The first cemetery was the This graveyard is very small and has only eighteen New Zealanders.
On the day he died there were only two casualties both of which were killed by shrapnel and they were side by side in this cemetery. I filled out the visitors book and found that very few visitors had been in this cemetery (or, at least filled out the book) during the last ten years and no other New Zealanders had been so I went back and visited the other sixteen New Zealand graves.
The previous evening we had been in Menin Gate, in Ypres, which, at 8 pm, has a short ceremony lasting about ten minutes which is very similar to the ceremonies we have in on Anzac Day.
Wreaths are laid, the Last Post is sounded and due respect is paid to the names of 54,000 casualties except New Zealanders (who are listed at Tynecot).
but I only used the first 5 slides and I quickly switched to a live demonstration where I showed facilities of Fam Net like to keeping records of living people private except to your family, attaching pictures, documents etc to your records, and managing your family group.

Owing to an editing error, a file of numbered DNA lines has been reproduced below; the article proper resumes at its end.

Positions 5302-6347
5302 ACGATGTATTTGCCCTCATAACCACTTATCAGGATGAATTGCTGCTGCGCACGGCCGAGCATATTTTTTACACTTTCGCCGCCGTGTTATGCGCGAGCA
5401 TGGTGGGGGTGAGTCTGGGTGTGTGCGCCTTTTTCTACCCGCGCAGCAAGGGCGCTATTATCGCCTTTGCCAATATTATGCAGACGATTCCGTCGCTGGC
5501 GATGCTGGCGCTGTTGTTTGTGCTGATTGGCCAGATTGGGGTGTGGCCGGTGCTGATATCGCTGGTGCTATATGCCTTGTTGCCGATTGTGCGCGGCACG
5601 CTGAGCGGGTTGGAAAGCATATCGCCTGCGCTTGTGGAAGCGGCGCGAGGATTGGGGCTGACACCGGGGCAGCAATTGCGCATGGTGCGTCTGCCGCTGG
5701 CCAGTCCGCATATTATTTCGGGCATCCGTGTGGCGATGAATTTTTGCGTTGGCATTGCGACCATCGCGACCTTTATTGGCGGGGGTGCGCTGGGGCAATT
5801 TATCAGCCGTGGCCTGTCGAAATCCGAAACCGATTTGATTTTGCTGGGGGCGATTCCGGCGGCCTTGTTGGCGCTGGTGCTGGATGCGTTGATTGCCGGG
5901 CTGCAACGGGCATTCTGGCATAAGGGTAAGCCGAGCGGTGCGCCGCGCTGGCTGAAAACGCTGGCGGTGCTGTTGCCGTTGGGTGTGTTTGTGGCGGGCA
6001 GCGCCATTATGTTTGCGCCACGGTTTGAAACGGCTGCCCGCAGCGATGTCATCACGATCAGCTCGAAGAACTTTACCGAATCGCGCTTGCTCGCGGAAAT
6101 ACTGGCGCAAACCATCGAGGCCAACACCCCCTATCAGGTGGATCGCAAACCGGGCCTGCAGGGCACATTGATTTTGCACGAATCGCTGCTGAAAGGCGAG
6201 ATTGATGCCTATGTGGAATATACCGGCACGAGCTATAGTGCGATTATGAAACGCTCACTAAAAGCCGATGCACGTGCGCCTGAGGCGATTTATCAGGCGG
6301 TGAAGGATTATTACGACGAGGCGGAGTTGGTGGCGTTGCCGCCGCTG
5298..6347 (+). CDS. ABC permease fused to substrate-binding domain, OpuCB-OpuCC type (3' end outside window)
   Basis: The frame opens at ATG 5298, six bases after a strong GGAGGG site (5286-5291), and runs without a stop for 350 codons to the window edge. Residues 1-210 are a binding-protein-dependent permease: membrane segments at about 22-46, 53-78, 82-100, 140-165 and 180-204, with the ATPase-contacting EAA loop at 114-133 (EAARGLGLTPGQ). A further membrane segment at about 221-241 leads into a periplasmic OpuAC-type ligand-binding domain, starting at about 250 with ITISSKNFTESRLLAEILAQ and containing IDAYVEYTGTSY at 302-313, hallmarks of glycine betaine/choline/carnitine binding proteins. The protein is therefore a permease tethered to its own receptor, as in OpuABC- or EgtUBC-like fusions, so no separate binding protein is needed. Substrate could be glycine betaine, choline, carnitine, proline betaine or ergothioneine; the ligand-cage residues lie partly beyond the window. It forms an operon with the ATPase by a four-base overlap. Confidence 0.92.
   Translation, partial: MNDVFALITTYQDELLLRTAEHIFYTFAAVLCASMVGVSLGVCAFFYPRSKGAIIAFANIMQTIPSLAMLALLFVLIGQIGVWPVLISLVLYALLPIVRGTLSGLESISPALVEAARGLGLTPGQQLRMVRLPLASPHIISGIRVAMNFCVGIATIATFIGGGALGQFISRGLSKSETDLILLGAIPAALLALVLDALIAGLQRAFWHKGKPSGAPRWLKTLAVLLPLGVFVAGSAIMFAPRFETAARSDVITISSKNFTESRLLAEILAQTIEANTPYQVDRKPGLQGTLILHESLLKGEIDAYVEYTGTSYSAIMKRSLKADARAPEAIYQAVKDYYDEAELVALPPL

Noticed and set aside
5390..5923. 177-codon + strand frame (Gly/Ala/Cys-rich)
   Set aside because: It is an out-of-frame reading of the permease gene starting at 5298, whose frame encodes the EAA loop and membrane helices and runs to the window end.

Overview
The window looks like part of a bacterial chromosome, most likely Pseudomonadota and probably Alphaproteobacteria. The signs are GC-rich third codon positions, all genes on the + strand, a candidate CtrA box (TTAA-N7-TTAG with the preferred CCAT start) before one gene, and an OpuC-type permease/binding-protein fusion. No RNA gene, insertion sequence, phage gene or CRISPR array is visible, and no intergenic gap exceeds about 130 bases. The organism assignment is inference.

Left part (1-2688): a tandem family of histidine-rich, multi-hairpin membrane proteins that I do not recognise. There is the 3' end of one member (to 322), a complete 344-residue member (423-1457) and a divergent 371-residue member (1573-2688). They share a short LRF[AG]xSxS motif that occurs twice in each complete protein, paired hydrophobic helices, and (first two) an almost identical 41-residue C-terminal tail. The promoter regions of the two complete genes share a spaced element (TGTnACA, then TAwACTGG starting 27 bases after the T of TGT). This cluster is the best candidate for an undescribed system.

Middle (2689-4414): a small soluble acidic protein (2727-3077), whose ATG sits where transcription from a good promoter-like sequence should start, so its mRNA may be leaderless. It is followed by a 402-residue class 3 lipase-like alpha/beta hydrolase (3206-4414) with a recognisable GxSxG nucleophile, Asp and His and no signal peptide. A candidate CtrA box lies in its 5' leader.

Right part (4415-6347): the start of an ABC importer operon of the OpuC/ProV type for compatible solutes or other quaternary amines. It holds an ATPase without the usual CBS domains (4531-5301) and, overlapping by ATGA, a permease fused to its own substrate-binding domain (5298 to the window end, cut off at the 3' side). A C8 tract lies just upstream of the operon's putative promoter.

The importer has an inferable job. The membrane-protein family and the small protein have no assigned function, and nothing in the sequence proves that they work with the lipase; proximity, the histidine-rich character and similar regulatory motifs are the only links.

Here was a big list of casualties in the Passchendaele debacle who have no known grave.
Like all of her generation Sarah is comfortable using computers, and shed already consulted Fam Net where she saw that her grandfather, John Alfred PYM, had come to NZ in 1923, so she decided to use him as her subject.
Mary has written most of what we know about him in My Father, a document attached to his Fam Net record, but Sarah wanted to know more about why hed left after WW1, and just wanted a change.
It will be good to have somebody at the helm who actually knows something about genealogy: as youre all aware by now my expertise is in computer programming, not genealogy, Mary and I having inherited almost all of our family history information from the work of our parents.
I was going to continue with my series on Fam Net features by starting to discuss some of its features beyond the Genealogy Database, but Ive been diverted.